Yeah, he was just a dog, but…



Zeus  in the  snow February 2013


The first night, I couldn’t sleep. I rolled over and back, my stomach churning, picturing the kids’ faces when we’d have to tell them in the morning. I would finally drift off from exhaustion and then jerk awake with a stab in my gut when I’d remember. I asked God “Why?” over and over. He was only 5.

The second night, Andy got out of bed, tears running down his face as he joined me on the couch to cuddle. “I can’t sleep, Mom.” I asked him if he wanted to talk about it and he nodded. “Sometimes, when I needed to talk, he just listened to me. He was always there for me and now he’s not.” He sobbed and I hugged him until he calmed down enough to go back to bed.



Zeus on the 4th of July, 2013


A week later, I had some popcorn for a snack and dropped a few on the floor. I cried when I realized he wasn’t there to gobble them up. How many times had I eaten the last few kernels of popcorn and not given him one? I’d have given the whole bag to have him back right then.

In the Winter when we had taken him outside, we hadn’t let him roam too far from us. It was too cold to stand out there forever while he ran around, so we’d call him back in right away. I kept thinking that we’d make it up to him when Spring came – we were going to spend hours just hanging around outside enjoying the weather while he ran around. He didn’t get to do that – and when the warmer weather came, my heart ached over it.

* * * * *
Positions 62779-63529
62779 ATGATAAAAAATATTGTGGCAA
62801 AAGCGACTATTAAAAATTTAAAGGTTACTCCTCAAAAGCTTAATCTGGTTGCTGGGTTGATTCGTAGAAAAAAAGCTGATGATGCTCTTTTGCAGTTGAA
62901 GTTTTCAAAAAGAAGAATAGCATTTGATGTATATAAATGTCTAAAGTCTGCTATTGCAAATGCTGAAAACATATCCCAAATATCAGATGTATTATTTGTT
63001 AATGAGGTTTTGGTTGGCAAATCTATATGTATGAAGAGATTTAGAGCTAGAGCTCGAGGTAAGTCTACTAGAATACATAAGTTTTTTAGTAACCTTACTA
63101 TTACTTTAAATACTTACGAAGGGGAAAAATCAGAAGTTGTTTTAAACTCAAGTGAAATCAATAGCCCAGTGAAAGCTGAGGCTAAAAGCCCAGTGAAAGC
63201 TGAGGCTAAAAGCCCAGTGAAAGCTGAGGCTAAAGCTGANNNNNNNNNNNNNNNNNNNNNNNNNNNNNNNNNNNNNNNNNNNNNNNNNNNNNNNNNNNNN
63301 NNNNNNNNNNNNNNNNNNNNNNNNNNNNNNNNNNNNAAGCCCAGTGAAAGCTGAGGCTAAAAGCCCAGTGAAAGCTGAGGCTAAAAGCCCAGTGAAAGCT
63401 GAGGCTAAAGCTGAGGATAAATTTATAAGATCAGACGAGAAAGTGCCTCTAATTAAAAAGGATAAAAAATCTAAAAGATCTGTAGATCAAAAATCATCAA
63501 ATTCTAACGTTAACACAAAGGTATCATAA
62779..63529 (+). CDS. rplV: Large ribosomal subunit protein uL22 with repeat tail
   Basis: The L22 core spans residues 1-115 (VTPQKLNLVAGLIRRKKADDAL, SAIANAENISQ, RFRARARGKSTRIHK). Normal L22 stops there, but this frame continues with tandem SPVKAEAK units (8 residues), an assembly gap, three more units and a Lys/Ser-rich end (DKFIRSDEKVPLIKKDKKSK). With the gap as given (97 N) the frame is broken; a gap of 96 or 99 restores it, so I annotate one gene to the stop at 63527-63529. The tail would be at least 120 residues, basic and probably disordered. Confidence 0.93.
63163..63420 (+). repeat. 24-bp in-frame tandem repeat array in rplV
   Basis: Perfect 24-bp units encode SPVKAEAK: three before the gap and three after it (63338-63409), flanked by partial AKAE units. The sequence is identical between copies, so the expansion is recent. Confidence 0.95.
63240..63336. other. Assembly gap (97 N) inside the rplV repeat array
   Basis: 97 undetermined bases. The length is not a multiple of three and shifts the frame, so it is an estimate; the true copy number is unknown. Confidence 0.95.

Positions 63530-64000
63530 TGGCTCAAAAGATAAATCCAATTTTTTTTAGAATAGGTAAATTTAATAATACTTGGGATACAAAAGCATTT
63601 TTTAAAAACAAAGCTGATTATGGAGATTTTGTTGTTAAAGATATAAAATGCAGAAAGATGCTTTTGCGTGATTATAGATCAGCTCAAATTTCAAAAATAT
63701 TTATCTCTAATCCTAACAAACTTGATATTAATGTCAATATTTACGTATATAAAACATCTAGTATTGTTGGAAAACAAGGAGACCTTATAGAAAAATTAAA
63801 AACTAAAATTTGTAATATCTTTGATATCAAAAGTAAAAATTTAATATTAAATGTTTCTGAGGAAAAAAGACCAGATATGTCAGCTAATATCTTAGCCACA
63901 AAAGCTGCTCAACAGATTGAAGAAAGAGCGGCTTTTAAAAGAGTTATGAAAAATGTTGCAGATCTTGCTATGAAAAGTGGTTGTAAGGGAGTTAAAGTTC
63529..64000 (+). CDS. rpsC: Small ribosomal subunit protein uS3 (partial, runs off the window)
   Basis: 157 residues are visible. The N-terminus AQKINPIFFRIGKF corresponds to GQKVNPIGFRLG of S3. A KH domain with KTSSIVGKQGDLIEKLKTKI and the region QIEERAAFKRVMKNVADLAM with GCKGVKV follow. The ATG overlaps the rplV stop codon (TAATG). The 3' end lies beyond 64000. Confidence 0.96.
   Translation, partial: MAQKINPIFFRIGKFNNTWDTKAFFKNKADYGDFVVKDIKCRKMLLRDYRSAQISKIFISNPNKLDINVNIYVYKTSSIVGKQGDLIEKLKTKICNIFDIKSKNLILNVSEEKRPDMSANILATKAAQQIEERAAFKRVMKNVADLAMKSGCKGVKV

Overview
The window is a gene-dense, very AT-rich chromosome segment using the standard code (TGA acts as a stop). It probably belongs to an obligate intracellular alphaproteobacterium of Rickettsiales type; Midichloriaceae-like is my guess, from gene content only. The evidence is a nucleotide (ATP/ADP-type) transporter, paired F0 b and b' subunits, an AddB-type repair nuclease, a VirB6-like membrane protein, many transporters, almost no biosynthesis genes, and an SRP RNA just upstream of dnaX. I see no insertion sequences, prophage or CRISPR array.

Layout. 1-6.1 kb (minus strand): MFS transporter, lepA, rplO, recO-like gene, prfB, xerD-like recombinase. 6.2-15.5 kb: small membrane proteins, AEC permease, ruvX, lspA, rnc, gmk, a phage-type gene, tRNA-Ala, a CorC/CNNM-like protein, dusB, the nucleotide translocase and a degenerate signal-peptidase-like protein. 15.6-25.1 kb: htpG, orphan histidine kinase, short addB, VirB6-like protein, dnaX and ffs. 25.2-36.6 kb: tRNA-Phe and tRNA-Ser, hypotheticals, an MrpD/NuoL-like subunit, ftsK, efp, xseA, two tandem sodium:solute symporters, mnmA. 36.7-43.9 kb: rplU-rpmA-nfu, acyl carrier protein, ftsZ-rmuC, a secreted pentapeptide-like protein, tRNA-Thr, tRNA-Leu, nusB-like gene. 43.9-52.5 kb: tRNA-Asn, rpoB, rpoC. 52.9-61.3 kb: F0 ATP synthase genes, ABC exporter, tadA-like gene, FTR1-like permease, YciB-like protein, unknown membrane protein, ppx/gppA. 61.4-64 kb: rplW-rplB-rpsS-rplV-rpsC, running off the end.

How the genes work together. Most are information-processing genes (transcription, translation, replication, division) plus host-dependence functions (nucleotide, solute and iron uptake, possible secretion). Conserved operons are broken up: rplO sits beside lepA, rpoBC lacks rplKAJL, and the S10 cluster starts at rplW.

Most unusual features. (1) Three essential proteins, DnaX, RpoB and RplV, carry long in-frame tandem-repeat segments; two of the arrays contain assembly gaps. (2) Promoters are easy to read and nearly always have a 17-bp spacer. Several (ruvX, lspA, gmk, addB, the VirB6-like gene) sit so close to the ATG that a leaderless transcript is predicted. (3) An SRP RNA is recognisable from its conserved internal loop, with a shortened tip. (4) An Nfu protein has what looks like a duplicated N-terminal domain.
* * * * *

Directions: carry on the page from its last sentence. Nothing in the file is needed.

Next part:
Zeus, July 4, 2013


It was weeks before I stopped looking to see if he’d accidentally closed himself in the loft when the house seemed too quiet. I still look up at the window  when I drive in or out of the garage to see if he’s there looking down at me.

So, yeah he was just a dog, but he left a huge hole in our home and in our hearts when he left us. The kids felt guilty when we got new puppies. We explained that we could never replace Zeus, but that our house was too empty without a dog in it. In the 26 years Tim and I have been together, we’ve never had a dog-less house.



Reagan told me it made her feel guilty to be enjoying playing with the puppies and I had to explain to her that Zeus wouldn’t want her not to love a new dog. That he was watching her play with the puppies and that it made him happy. I told her that her heart would always grow to have more room to love and that loving another dog doesn’t remove Zeus from it.



And so – Ash- our little silver lab and Simon our mixed terrier/pointer have joined our family. And yeah, they’re just dogs, but our hearts are a little lighter and our house a little less empty now that we have them in it.


The Sheep Lady

Small herd of bighorn rams in Morgan Creek area

In August of 1988, I packed everything I could fit into my Chevy Citation, and I headed across the country to the Rocky Mountains. I’d been accepted into a Master’s program at the University of Idaho to study bighorn sheep. I got teased a little (“What are you going to study? Potatoes?”) but unless you’ve traveled to Idaho, you wouldn’t realize that “Potato Country” is only a very small portion of southern Idaho. Most of the state is very mountainous, containing in fact, the largest contiguous wilderness area in the United States, except for Alaska. The Frank Church River of No Return Wilderness Area was where my sheep spent their summers, and my study area was on the edge of that wilderness area in Challis, Idaho.